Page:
How do you come up with characters for your stories? Can you walk me through your writing process?
My characters and my stories are not imaginary; they are stories of people I have met. Instead I would say they are impressions left on me by incidents that I witnessed or experienced.
Usually, I work on the framework of my plot in my head before writing it down. And when I am confident of my structure, I sit down to write. But while writing, sometimes stories take a different turn. But I can actually write anywhere, I don’t really need to get away from the crowd to write.
But, I also think writing is difficult when you are not clear about the set up of your story. So, I usually don’t write when I am not clear about my storyline. I take my time to think about my characters and my endings. And when I am done, I usually ask my wife to read it. She is a critical reader and gives me honest feedback.
Do you usually work on drafts? Why do you think here in Nepal, the publication doesn’t have much of a role with a writer’s work?
Earlier I didn’t work on drafts. My first draft used to be my final one. But I think it changed when I read Samrat Upadhyay’s Arresting God in Kathmandu. In his preface, he mentioned how he re-worked on his draft because of his editor. These days, I go through my drafts multiple times, but I don’t make drastic changes to my drafts. I like them raw.
But here in Nepal, the idea of editing and drafting is still new to writers. In other countries, a work of writing is a more involved process, which demands the critical eye of publishers and editors as well. In Nepal, we haven’t been able to give that sort of attention to writing. Perhaps, because we still don’t have enough competent and skilled people in leadership who can scrutinise a writer’s work.
What do you think of Nepali readership?
I think there are two reasons for the decreasing readership. One is that the works that are coming out are not good enough to make people feel that Nepali works are significant. And the other is this pervasive idea that our literature is not as good as western literature.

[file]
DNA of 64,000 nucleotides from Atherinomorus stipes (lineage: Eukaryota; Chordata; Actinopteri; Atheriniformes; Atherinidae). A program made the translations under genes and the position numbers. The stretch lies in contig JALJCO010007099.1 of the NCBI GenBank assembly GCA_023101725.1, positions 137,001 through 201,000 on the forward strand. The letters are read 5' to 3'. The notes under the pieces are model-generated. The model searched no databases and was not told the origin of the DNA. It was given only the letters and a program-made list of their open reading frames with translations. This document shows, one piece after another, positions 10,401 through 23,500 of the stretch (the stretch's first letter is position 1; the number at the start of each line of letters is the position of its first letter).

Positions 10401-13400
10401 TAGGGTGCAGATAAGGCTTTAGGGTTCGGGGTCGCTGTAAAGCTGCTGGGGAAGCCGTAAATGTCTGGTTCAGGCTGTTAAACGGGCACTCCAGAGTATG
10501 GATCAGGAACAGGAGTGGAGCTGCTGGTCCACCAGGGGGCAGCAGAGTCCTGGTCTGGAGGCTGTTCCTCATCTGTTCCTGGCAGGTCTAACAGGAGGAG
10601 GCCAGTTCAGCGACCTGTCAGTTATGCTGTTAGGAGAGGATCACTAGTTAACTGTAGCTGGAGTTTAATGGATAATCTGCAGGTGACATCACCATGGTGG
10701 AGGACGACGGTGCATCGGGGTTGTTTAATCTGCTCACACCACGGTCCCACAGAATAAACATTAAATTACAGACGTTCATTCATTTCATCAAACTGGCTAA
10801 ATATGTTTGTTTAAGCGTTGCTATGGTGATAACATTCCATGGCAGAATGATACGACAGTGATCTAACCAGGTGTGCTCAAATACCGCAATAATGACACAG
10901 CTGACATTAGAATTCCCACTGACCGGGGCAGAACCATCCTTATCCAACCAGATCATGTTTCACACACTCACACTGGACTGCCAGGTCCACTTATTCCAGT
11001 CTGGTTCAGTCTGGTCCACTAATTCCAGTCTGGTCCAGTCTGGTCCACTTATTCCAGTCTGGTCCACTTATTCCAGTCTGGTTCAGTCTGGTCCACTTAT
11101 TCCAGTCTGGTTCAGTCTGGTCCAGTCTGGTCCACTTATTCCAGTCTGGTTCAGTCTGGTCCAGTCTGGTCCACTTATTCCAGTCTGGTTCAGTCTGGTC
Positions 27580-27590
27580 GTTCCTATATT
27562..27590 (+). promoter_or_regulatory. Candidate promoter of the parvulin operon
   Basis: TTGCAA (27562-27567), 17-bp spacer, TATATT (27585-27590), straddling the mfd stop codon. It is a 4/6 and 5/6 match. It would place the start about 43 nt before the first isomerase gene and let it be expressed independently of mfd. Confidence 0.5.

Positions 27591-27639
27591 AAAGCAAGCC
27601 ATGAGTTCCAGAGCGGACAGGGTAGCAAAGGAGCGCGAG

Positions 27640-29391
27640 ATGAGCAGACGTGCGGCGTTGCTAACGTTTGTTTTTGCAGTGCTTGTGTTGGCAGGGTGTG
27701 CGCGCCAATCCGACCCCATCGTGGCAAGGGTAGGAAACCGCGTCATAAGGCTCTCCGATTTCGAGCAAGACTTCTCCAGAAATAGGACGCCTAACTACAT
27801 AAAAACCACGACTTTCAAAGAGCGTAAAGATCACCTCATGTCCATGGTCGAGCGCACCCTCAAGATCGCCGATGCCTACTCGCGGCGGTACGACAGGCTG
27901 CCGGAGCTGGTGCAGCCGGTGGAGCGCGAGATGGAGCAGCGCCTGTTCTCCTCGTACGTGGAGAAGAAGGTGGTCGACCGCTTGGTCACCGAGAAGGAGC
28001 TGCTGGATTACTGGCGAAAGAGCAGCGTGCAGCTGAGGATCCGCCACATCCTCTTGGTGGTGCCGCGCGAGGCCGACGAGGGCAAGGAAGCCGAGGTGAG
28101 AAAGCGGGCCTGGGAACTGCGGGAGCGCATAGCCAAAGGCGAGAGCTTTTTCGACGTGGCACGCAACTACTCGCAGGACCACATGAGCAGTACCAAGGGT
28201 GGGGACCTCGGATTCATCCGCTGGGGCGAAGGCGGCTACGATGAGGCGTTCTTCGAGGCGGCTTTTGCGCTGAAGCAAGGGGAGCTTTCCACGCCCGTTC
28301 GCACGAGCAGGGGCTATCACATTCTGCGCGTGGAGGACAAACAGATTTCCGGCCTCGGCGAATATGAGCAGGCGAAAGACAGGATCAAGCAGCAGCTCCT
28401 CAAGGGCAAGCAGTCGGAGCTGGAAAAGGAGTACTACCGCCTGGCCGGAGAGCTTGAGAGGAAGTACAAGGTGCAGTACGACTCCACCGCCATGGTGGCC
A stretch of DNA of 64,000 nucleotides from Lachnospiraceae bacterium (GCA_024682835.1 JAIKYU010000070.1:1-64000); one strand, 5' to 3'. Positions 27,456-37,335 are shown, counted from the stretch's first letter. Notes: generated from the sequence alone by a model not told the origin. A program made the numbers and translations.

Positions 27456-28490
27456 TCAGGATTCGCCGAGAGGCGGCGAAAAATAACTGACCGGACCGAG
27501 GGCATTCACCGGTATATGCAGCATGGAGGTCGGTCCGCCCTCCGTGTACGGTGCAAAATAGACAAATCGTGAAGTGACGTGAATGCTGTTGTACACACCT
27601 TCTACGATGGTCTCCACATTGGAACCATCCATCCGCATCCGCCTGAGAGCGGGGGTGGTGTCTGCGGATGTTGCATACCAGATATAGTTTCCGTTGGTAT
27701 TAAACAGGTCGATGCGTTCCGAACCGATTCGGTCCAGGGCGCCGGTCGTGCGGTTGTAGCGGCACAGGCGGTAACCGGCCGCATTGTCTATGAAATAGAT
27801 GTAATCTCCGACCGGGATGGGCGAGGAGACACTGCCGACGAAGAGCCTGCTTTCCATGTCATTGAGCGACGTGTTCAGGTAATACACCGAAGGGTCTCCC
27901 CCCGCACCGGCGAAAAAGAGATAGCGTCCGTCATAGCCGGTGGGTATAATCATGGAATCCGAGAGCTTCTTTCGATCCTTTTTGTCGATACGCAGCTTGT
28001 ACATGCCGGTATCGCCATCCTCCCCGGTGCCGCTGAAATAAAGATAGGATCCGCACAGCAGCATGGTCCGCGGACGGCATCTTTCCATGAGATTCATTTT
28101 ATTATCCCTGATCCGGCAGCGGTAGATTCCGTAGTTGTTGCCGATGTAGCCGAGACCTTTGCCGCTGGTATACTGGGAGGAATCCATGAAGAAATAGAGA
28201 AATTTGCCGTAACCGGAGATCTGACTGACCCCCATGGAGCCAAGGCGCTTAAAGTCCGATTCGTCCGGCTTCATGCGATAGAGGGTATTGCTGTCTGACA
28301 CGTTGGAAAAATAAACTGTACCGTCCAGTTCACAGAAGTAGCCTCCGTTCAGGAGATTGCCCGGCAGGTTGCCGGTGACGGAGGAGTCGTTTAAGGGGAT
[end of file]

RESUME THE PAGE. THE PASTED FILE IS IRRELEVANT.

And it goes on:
And I think this idea is deeply rooted in us because of how we treat our language. In schools, the curriculum and reading habit emphasises more on English fiction and non-fiction works. And parents are proud when their children are fluent in English and lacking in the Nepali language. This encourages the idea that works in the Nepali language are dispensable, and so people are not even introduced to the great works of Nepali literature that we have.
But I think with time people will realise the significance of our language and how it is tied to our individuality and uniqueness. There was a time when people didn’t want to be identified with their castes, the Dalits used to write themselves as Nepalis, the Magars as Thapas. But today people feel proud to identify themselves as a Gurung or a Newar or a Thakali. And I think slowly, this movement will help people to realise the importance of our language.
Language creates a sense of belonging and learning English doesn’t mean you have to forget your mother tongue. People should understand the more we can promote our various languages through works of literature and research, the more we will be able to retain our uniqueness and individuality. And not just that, we will be able to evolve more as a community.
Which books have influenced you? And what books would you recommend people read?
There are many. In Nepali, Laxmi Prasad Devkota’s Shankuntala Mahakavya and Laxmi Nibandaha Sangraha, Ramesh Bikal’s Naya Sadak ko Geet, BP Koirala’s Sumnima, Parijat’s Shirish ko Phool and Madan Mani Dixit’s Madhabi.
In English works, Leo Tolstoy’s Anna Karenina, Ernest Hemingway’s The Old Man and the Sea, Pearl S Buck’s Good Earth, Maxim Gorki’s works and Antov Chhekov’s short stories.
But I would also recommend readers to read Ramayana and Mahabharata, the epic works that will help them to experience the nuances of literature.